Would it make sense or provide an advantage of sorts to break a HMAC-SHA256 secret key into two components and hide one component in an applicable server side configuration file and the other component in (closed source, server side) compiled code?
I would choose both halves to be long enough that they individually contain enough entropy to ensure that even if one half of the key is compromised, the other half of the key remains too long/complex to be brute forced. For example, each half is 32 crypto-pseudo-random bytes that are concatenated to form the full secret key.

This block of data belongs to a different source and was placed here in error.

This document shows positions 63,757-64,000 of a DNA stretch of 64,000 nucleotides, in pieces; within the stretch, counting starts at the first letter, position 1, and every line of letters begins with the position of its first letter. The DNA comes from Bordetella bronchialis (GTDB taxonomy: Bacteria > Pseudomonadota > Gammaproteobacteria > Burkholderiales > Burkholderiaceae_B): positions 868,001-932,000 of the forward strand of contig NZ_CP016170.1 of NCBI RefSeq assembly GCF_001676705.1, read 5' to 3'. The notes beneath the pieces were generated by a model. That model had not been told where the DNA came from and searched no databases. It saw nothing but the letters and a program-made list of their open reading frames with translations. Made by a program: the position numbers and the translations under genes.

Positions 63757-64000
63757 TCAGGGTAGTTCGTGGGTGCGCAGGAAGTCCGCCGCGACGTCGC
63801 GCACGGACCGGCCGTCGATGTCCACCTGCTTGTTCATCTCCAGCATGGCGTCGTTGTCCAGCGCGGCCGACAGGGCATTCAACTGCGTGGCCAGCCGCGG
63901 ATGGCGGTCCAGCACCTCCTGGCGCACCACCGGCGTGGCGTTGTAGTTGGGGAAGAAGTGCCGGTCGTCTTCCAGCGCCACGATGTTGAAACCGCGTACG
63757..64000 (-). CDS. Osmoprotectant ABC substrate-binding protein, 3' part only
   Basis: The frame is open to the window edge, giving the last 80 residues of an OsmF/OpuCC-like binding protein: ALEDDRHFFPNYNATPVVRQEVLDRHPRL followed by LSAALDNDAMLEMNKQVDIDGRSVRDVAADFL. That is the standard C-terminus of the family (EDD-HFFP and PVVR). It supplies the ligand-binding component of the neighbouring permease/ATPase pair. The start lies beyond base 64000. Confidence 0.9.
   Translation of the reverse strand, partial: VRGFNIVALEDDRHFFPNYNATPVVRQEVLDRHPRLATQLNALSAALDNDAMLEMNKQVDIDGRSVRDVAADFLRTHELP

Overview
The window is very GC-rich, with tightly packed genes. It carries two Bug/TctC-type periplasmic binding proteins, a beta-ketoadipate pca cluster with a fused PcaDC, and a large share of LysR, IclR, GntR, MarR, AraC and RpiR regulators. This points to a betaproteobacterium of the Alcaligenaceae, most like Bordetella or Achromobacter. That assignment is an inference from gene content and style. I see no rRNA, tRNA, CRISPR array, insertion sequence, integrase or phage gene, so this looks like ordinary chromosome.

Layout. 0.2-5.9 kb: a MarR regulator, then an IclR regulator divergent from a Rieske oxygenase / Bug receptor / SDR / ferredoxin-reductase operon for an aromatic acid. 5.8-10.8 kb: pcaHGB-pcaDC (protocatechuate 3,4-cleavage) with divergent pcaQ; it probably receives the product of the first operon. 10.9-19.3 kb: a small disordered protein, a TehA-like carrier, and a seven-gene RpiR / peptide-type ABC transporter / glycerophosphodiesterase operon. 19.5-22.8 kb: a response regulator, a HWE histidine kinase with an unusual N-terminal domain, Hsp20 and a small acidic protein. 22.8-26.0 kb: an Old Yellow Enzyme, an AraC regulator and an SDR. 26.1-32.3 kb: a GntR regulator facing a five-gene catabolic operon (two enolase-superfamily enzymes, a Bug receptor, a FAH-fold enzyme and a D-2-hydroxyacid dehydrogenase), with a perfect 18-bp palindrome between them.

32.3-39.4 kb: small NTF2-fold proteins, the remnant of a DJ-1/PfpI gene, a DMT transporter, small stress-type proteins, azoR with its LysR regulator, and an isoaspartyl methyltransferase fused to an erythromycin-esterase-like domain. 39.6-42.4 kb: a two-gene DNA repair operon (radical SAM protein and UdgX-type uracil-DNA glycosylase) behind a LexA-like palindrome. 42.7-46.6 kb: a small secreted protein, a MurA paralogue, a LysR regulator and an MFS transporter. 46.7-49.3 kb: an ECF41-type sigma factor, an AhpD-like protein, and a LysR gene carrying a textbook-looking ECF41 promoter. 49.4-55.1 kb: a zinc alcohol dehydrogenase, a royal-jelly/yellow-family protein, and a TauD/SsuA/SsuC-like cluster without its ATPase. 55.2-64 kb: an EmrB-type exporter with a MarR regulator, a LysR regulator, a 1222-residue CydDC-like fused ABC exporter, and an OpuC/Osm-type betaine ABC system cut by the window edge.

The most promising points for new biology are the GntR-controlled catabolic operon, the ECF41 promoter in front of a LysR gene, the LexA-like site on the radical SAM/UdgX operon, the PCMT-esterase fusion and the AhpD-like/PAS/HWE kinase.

I understand generally it is not recommended to hide secret keys in source code as source code is difficult to keep secret, but I cannot see anything but advantages by employing this. If the source code key is stolen, the configuration key is still hidden and too long to be brute forced. Alternatively, if an attacker manages to steal the configuration key but does not keep a copy of the compiled source code's key, they still cannot forge the JWT tokens signatures.
Therefore my question is: Am I overlooking some obvious flaw in this design or does it truly provide at least a little bit better security? Furthermore, if there is no obvious flaw, is it reasonable to believe this truly does add to the protection of the secret key?